WDI Speaker Series: Growing Businesses, Preserving Honey Bees
Friday, November 4, 2016
The co-founder of a start-up venture in South Africa that aims to save the honey bee will share how he designed the initiative to have economic, social and environmental impact as part of the WDI Global Impact Speaker Series. The talk begins at 5 p.m., Nov. 16 in room R2230 at the Ross School of Business, and is free and open to the public.
(Click here to watch Madison Ayer’s Nov. 16 classroom presentation.)
Madison Ayer, who has led several social ventures in Africa, including Honey Care Africa and Farm Shop, will discuss what he learned from those enterprises to launch Mbuyu Group, a large-scale honey bee conservation initiative. Mbuyu Group is working with South African National Parks to protect some of the world’s most critical honey bee ecosystems and strengthen the bee population. The group also hopes to become one of the largest global producers of organic honey.
Ayer has been featured in the WDI speaker series in the past. Last year, he talked about Honey Care Africa and Farm Shop, two ventures in Kenya that serve those living at the base of the pyramid.
Honey Care Africa provides smallholder farmers with beehives and harvest management services. In addition, it guarantees a market for the beekeeper’s honey at fair trade prices, helping to provide a steady, consistent source of income.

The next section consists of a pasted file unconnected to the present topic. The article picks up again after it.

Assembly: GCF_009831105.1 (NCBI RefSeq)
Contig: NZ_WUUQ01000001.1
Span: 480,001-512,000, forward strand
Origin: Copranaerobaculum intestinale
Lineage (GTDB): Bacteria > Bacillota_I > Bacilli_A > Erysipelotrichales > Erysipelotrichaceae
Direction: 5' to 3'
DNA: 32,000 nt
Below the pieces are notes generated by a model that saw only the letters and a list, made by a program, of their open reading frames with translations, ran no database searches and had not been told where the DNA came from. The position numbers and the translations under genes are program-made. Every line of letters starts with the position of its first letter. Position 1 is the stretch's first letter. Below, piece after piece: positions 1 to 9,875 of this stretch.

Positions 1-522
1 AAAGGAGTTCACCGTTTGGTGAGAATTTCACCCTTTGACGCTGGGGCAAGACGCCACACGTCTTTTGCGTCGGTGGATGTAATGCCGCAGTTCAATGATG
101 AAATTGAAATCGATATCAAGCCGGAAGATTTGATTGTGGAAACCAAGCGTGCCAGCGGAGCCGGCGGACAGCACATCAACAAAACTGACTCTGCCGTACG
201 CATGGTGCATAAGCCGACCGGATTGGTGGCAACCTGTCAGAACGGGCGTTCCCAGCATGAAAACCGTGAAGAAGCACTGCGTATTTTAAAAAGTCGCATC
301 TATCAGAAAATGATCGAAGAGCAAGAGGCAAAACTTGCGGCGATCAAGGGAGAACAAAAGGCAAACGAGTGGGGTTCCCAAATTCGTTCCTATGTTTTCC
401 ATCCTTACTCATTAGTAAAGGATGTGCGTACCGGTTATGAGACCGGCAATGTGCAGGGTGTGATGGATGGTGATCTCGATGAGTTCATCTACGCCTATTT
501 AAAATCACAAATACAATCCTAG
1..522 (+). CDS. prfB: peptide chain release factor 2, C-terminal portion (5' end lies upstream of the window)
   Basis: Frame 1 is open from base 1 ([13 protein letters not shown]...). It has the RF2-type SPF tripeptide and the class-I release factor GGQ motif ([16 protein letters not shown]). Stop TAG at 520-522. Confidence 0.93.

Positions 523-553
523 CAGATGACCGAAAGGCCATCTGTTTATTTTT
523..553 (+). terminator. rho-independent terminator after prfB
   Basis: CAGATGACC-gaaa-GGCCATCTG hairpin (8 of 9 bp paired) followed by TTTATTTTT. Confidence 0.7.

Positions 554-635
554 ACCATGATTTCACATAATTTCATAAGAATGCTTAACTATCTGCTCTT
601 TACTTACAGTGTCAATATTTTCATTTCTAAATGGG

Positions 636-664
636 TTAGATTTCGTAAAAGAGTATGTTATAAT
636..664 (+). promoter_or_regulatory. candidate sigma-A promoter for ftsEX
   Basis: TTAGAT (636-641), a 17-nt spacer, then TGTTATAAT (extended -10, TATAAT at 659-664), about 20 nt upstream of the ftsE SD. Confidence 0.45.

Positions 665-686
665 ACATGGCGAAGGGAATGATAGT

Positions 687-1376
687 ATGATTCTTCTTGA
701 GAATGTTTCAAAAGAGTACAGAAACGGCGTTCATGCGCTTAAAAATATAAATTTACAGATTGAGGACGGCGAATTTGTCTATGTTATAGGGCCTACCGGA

Farm Shop recruits and trains franchisees who then independently operate community-level, agro-dealer shops that supply smallholder farmers with seeds, fertilizers, tools, veterinary medicines and other items to improve crop yields.
In his 2015 talk, Ayer discussed the challenges that come with integrating low-income producers and consumers into the supply chain, including poor infrastructure, security concerns, informal regulations, and high costs. But if successful in overcoming these hurdles, Ayer said it can lead to long-term competitive advantage and positive economic impact on communities across the supply chain.
As part of a project funded by the German development agency GIZ, WDI studied the landscape of BoP facilitators in the sub-Saharan Africa region. The Scaling Impact initiative conducted field visits to Ethiopia and Kenya – including to Honey Care Africa and Farm Shop.
WDI’s Performance Measurement Initiative team also conducted a qualitative impact assessment in 2012 to identify Honey Care’s impact in alleviating poverty on children age eight years and younger, and developed a case study as part of the series entitled Focusing on the Next Generation: An Exploration of Enterprise Poverty Impacts on Children. The goal of the series, funded by the Bernard Van Leer Foundation, was to gain a greater understanding of the ways in which businesses in emerging markets impact young children’s lives and the potential to optimize impact on children.
Additionally, WDI Publishing also produced a popular teaching case study on Honey Care Africa that examined the business’s transition from obligating farmers to maintain their own hives to providing hive management services. The case also explored ways to enhance this new model, including strategies to reduce side selling. It was written by London and Heather Esper, senior program manager of PMI.